One size fits all? On the institutionalization of participatory technology assessment and its interconnection with national ways of policy-making: the cases of Switzerland and Austria
David Bourget (Western Ontario)
David Chalmers (ANU, NYU)
Rafael De Clercq
Ezio Di Nucci
Jonathan Jenkins Ichikawa
Jack Alan Reynolds
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Poiesis and Praxis 9 (1-2):61-80 (2012)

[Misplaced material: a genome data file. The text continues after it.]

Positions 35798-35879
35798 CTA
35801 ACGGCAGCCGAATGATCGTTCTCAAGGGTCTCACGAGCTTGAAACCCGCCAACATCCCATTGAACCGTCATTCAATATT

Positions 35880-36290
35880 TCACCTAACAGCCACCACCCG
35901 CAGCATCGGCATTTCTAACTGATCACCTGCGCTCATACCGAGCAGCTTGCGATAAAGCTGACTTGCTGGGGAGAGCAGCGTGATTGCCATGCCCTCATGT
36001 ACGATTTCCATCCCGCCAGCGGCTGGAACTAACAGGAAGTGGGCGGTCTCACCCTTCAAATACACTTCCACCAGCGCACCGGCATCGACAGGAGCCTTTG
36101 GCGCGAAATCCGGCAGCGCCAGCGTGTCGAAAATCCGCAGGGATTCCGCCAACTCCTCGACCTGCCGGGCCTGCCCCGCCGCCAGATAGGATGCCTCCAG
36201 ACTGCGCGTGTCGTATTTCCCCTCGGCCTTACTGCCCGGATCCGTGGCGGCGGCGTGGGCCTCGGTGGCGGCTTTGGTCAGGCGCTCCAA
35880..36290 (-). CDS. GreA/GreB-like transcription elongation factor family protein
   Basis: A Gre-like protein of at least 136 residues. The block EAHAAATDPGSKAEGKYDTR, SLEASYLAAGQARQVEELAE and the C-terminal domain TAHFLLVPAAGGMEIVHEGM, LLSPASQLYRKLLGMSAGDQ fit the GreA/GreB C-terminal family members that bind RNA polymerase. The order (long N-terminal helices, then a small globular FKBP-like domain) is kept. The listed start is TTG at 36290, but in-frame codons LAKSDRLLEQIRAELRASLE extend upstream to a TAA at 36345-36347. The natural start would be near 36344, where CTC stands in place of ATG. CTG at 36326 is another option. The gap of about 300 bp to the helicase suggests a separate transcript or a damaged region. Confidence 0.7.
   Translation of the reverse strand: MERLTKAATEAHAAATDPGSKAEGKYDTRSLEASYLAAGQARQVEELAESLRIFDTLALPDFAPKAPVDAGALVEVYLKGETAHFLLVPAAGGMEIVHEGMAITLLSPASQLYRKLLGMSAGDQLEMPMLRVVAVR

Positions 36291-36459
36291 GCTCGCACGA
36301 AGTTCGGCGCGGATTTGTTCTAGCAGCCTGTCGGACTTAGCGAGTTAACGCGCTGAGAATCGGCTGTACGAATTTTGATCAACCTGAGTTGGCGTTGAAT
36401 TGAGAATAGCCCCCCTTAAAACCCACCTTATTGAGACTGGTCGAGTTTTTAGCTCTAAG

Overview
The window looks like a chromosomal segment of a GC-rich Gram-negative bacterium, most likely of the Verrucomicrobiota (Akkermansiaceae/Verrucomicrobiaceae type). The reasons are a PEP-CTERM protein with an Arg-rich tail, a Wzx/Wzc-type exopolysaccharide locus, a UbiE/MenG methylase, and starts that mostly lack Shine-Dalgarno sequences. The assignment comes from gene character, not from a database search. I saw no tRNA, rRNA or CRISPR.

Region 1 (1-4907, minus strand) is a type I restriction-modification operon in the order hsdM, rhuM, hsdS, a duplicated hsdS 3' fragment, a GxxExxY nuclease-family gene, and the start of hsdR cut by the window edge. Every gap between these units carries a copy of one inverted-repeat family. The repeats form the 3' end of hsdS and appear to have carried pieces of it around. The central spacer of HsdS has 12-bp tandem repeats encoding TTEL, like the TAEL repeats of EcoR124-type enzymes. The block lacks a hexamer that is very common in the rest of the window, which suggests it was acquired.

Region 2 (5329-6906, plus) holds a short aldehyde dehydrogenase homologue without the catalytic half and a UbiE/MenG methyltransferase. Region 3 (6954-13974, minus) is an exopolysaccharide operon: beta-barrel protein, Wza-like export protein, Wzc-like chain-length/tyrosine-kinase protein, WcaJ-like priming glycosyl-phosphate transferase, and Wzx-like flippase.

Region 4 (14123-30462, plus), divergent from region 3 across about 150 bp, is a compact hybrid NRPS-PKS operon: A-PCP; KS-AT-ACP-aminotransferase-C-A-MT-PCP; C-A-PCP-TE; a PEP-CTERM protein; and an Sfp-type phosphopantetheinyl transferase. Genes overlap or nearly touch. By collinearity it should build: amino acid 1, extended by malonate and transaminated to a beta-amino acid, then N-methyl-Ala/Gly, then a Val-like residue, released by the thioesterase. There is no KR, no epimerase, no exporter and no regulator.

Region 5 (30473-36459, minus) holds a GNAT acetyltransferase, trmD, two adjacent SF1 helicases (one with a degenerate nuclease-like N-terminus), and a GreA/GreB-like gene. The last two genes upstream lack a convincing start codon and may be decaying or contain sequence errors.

Science and technology policy is often confronted with issues that are both complex and controversial and which have to be decided upon in a delicate constellation of policy-makers, experts, stakeholders, non-governmental organizations and the public. One attempt to deal with such a complex problem is via citizen involvement. Participatory technology assessment (pTA) already goes back to several decades, and countries have made various experiences. While in some countries, governments established technology assessment organizations, which also included pTA in their methodological portfolio, others primarily rely on experts to make decisions on science and technology policy. In a third group of countries non-state actors, such as social scientists, experimented with pTA. However, they were often unable to link these experiments to policy-making. This paper deals with the question of why this variation exists and compares the use of pTA in Switzerland and Austria. Despite similarities between the two countries, both had quite different experiences with pTA so far. Whereas several pTAs have been carried out in Switzerland until today, Austrian pTAs have remained infrequent. The aim of this paper is to explain this difference as a result of different ways of policy-making which affect the use and chances of pTA
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